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India could not have handled Doklam crisis without hard power: Gurumurthy

India does not want anybody's territory but would also not allow any other country to occupy its territory, RSS ideologue S Gurumurthy said.

Possible Chinese still in north Doklam: Foreign Secretary, predecessor told panel after faceoff ended Indian and Chinese troops were involved in a 73-day stand-off at the Doklam tri-junction of India, Bhutan and China between June to August last year. (File)

Undermining hard power in the name of world peace is wrong in the modern context, RSS ideologue S Gurumurthy said Thursday, observing that India could not have handled the Doklam crisis without hard power.

India does not want anybody’s territory but would also not allow any other country to occupy its territory, he said.
“Hard power is necessary. Without hard power, we could not have done surgical strikes or handled (the) Doklam crisis,” Gurumurthy said at an event organised by the Vivekananda International Foundation (VIF).

By the Doklam crisis, Gurumurthy was referring to the 73-day standoff in 2017 between Indian and Chinese troops at Doklam – the tri-junction border between India, Bhutan, and China – after the Indian side stopped the Chinese from extending a road into territory claimed by Bhutan.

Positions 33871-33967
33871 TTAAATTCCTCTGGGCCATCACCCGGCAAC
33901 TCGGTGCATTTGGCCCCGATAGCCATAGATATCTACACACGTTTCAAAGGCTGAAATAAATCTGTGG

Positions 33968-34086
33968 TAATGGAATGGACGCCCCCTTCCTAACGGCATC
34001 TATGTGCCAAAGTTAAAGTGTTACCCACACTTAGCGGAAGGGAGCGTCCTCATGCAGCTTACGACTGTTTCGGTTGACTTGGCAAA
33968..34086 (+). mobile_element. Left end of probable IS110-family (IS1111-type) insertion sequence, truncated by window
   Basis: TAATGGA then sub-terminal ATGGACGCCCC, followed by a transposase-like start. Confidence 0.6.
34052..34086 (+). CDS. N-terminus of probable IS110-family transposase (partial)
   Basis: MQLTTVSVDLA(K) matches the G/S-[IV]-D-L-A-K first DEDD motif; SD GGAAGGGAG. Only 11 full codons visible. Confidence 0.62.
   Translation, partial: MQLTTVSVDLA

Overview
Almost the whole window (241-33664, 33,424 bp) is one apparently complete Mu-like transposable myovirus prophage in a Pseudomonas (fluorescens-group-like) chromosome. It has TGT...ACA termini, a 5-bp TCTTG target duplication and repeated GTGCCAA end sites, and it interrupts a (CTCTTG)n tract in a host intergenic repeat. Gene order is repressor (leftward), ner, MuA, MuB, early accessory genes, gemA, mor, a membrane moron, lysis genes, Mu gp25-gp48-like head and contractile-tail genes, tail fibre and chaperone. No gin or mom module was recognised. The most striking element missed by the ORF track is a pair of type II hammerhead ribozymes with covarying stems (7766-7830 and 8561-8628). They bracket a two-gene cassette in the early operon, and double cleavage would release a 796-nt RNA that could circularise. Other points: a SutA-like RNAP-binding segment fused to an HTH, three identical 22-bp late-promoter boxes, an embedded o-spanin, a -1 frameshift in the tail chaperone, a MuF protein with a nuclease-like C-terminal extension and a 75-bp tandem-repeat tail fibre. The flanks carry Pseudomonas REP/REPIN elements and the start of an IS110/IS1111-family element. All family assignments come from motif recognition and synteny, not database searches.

The previous year, on September 29, 2016, the Indian Army had carried out surgical strikes on seven terrorist launch pads across the Line of Control (LoC) as a response to an attack on its base in Uri earlier that month.

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In this context, Gurumurthy, who is also a part-time director of the RBI, cited Emperor Ashoka, who had renounced violence after the Kalinga war. “Ashoka gave up war… he was a great man but (the) greater man was Chanakya,” he said.

Gurumurthy also said the world is ruled by some ideology or the other, but that India is ruled by philosophy. “Ideology shuts the doors to dialogue, while philosophy opens the door to discussions,” he said. He also pointed out that many people criticise Hinduism without reading the Vedas and Puranas. Gurumurthy said nature has endowed India with diversity, in terms of gods, species, animals and seasons.

“We had a different approach and we understood that all are not one, but we have always been accommodative. That is the idea of Vasudhaiva Kutumbakam (the whole world is one single family),” he said.

First published on: 18-01-2019 at 04:30:42 am
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